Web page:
Saturday, January 18 2020


Freedom of speech in the age of social media

Update: November, 26/2015 - 09:15

by Chi Lan

Vietnamese might have to take a minute to think through whether they can gossip about an official on the internet, especially after what happened in An Giang province recently.

In early October, a teacher named Le Thi Thuy Trang shared a news article on Facebook regarding a proposal by the Government's inspectors to hold a disciplinary hearing on the An Giang People's Committee Chairman following the authorities' wrongdoing in land management with the possibility of corruption. Under her post with the status of "let's do it to please the folks', there was a comment saying that particular chairman was "the most arrogant and distant to the residents of all chairmanships of An Giang".

That comment, though posted by an account of Phan Thi Kim Nga, an official of the Department of Industry and Trade, was later identified by the local police as being written by Nga's husband, Nguyen Huy Phuc. He is just an ordinary officer at An Giang Electricity.

The post and the comment were supposed to be a normal interaction on the most popular social network in Viet Nam, until a few days later when Nga was removed from her post while the Facebook couple were fined VND5 million (US$222) each.

It turned out to be the headline on every newspaper.

Is it legal?

The authorities just simply reasoned that the three involved have breached the law which prohibiting any slanders or offenses that damage the dignity, honour and reputation of the ones affected, in this case, our dear Chairman Vuong Binh Thanh.

It is good to know that we have an appropriate regulation to protect the citizens from being hurt by evil slanders and speeches. No one, citizen or official alike, should endure offenses that look down on what we treasure and take to heart, like our faith to a religion, the love to our family, our pride in our origin and our dignity.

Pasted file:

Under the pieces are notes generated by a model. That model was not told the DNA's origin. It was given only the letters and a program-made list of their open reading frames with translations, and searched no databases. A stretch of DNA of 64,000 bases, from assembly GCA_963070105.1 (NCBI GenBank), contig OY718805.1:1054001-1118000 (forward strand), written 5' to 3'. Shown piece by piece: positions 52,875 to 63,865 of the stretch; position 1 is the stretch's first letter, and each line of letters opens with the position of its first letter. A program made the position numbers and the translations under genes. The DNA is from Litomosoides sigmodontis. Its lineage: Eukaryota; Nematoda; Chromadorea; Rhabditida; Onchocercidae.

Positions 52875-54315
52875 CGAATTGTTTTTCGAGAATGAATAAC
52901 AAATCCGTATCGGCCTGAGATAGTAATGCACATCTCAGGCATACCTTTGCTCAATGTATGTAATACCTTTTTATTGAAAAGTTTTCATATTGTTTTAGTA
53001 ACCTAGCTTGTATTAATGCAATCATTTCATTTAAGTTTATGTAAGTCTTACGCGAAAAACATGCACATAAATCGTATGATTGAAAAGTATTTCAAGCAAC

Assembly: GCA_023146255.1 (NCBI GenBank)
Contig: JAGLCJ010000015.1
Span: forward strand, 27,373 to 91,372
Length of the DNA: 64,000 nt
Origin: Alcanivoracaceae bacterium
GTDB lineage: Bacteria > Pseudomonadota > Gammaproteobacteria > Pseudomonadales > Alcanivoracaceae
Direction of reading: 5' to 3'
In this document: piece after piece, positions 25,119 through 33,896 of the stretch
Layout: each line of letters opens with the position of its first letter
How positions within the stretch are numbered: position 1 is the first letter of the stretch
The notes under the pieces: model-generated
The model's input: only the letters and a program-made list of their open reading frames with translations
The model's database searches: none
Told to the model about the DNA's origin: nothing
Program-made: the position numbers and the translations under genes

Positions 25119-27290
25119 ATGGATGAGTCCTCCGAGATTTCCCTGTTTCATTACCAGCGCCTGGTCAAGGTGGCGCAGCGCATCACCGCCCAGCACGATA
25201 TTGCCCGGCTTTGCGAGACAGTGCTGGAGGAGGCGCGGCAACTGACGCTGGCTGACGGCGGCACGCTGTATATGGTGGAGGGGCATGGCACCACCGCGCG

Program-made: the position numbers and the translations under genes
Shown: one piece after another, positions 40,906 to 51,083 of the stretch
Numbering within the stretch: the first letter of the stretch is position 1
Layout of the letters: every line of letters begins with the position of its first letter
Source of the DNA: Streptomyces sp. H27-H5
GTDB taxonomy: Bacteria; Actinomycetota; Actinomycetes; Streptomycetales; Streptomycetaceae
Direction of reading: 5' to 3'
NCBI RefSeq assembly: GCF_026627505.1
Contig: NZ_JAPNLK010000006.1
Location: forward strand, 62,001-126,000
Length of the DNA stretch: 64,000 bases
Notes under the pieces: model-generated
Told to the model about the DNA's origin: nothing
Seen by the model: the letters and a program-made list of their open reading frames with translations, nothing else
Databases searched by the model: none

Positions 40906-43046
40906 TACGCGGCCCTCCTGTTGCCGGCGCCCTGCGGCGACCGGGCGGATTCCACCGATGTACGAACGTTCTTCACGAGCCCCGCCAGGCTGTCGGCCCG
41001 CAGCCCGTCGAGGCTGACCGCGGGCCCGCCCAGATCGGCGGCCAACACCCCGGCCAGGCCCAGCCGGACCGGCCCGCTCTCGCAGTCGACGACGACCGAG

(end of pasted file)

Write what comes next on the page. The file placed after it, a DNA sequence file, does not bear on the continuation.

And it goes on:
So the question here is: does that brief definition of offense apply in this case? I guess not, unless having a personal opinion and voicing it out means the same with making an offense.

The comment made by the husband, by any way it is looked at, is simply the thinking of a resident about his provincial leader when he is not living up to the expectation of his voter. Phuc was not satisfied with the chairman's attitude to the residents. And he said it in one short comment, out of billions of comments posted everyday on Facebook, our same real-life community but in the digital world.

Phuc, or any Vietnamese citizen, is unconditionally granted the right to the freedom of speech, as stated in the country's Constitution. If he is allowed to exercise his right in the real life, I believe it is undeniable that he can also do it on his virtual community.

Is it illegal?

The punishment decisions were released on October 16, and nearly a month later, on Tuesday, after the story had made its way to the top of the news list, the provincial Party Committee had to ask to cancel all penalties made to the three people involved.

That meant something. If the authorities rightfully acted by the law, why does it have to revoke its decisions now? Is it the way the province unofficially acknowledges that it was on the wrong side, though the chairman himself kept saying those three Facebookers were at fault?

As a matter of fact, this was not first time when the same kind of story regarding a simple comment on Facebook resulted in administrative actions in real life.

In September this year, the month when the children go back to school, a mother in HCM City Nguyen Minh Hieu was stunned to find out her son was unilaterally expelled from his primary school V-star.

The school told the mother that the expulsion came following one of her comments on Facebook, in which she talked about how ugly the tie in the school's uniform was, especially in comparison to that of the South Korean's uniforms.

V-star school said she had "dragged down the reputation of the school", and therefore her child was not allowed to study there anymore.

The scandal went on for a while, with the confirmation of the municipal Department of Education and Training that the school was in the wrong. But then it all ended when Hieu's son had to move to another school to study. And that was all, not even an apology to the parents and the boy.

What do the two stories have in common? One is the exercising of a personal opinion on a public social platform. The second is, it seems, the abuse of power to punish that freedom of speech. And last but not least, no penalty for that ignorance of rule of law.

No, sorry, but I haven't heard of any penalty yet. — VNS

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